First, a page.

Machu Picchu. The name itself conjures up mystery, intrigue. That fabled Lost City that the Incas carefully crafted with perfectly fitted stones in a picturesque valley surrounded by towering Andean peaks. I remember seeing a picture of Machu Picchu taken from the Sun Gate, a vantage point allowing for an overview of the city awakening at dawn, and immediately feeling a passionate desire to go there. To be there. I wanted to wander the ruins, and explore those nooks and crannies.
So I chose Peru (and Ecuador) for my first trip outside North America. Top on my list was hiking the Inca Trail to Machu Picchu, followed by the Galapagos.
That was 17 years ago.
I wasn’t really into photography then. Took these with a cheap film camera (thus the poor quality). But what better way to relive past memories than to look back at old photos? And read old journals?
Today I fulfilled my daughter’s 7th grade Spanish teacher’s request–to do a presentation for her class about “all the Spanish speaking countries you’ve been to.” Preparing to do so allowed me to linger over fading photos stuck to cellophane and read old journal entries about past experiences…some details I’d completely forgotten, some were still vivid.
I still remember the thin air and the effort it took to climb the stone steps along the Inca Trail that seemed to tall for the Inca men who historically were no taller than me at 5’3.” I still remember the surprise and joy I felt seeing other Inca ruins along the trail, not just the magical gem at the finish line. I remember walking around those ruins on my own, wondering what life was like back then.
But I also remember the awful train ride at the end.
Our 2:30 train finally approached at 6:15pm. As the already jam-packed train slowed (never stopped), our guide yelled, “RUN, jump on any car and get off at Ollyantambo!!” I remember being trampled, hanging on to an open doorway in a contorted position in what turned out to be three hours, forced into unnatural positions by aggressive backpackers, feeling pain, fright, and especially fear when someone pulled a lever beside me causing a foul steam to emit along with a shrieking blast that deafened my ears. Tear gas?! I covered by face until it dissipated. People were screaming, wailing, crying, vomiting. Pure chaos. The only English speaking girl on my car kept repeating, “I’m scared! I’m scared!” Her eyes were wild and she decided to jump off the moving train. The conductor couldn’t get through the passengers squished like sardines so he proceeded to collect tickets by walking across people—mostly their shoulders, but he stepped on my calves–as my legs were trapped behind me between weighted rice bags. I had no idea how long the train ride was supposed to be, and no way to communicate. All attempts were in vain. I remember my surprise seeing an local woman huddled on the floor underneath us with a sleeping baby at her breast and a toddler nuzzled under her arm. Her eyes were gentle and caring. Through gestures and fragmented Spanish, she understood my dilemma and indicated 3 hours time till arrival, and that she would alert me when to jump off the train as it slowed at Ollyantambo’s station. She was a godsend.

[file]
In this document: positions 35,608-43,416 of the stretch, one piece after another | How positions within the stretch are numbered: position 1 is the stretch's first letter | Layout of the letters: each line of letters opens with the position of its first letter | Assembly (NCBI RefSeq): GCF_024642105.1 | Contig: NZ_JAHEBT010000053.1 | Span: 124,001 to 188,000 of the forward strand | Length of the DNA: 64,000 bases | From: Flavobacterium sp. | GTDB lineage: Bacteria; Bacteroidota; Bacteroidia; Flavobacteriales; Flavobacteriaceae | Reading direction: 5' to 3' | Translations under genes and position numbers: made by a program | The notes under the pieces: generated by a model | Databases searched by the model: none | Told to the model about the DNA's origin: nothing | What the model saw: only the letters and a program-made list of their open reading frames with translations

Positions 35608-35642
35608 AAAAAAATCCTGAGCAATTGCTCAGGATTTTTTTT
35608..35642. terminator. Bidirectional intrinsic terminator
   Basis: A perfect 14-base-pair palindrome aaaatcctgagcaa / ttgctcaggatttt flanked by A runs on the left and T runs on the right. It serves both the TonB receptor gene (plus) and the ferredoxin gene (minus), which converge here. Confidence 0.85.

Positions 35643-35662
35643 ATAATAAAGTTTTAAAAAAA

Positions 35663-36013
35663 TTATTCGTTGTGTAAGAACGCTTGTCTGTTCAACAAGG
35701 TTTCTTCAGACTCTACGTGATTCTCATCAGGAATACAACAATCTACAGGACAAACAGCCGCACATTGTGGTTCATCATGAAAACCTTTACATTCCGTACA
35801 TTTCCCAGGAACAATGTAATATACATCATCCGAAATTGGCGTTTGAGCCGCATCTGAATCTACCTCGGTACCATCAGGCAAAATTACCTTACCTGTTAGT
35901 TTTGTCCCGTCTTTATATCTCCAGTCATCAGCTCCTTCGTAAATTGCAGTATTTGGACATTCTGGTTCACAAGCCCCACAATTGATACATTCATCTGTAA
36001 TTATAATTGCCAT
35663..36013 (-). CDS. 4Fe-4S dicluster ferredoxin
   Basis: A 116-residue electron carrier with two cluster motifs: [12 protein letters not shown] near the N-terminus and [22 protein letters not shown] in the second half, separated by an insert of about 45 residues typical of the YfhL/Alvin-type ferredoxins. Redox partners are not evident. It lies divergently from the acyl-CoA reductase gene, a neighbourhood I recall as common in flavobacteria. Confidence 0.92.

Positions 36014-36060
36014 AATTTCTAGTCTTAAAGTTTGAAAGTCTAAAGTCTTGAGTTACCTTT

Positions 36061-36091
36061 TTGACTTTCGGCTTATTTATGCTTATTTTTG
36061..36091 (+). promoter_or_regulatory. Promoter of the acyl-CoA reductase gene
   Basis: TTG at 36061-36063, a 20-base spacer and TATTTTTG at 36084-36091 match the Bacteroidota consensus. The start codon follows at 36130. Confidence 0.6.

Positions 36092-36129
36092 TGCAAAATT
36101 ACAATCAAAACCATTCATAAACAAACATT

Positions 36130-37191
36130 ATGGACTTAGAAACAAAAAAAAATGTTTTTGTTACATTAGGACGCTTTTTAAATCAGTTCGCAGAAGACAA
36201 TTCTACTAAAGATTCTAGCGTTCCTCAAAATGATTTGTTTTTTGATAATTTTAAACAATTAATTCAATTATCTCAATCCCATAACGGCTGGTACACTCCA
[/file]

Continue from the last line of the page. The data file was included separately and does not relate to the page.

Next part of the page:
I later found out that the shiny, practically vacant, tourist train that left when we did was only 15 soles more than the 5 soles we paid. Our guide had waved it off as impossible, telling us it cost hundreds of dollars and there was no difference in travel time. We would have all paid the paltry extra fee of 15 soles gladly. We were never given the option. Had we taken it, we would’ve traveled to Cuzco directly, instead of taking a train to Ollyantambo and then a bus from there to Cuzco, arriving six hours later, after midnight. I don’t really like that kind of adventure.
That experience taught me the importance of doing your own research when planning a trip. (Maybe especially if taking an organized budget tour where everything is “arranged” for you.) Of knowing what possible hassles or dangers to expect, and what alternate options exist.
And it also reminded me… You do get what you pay for.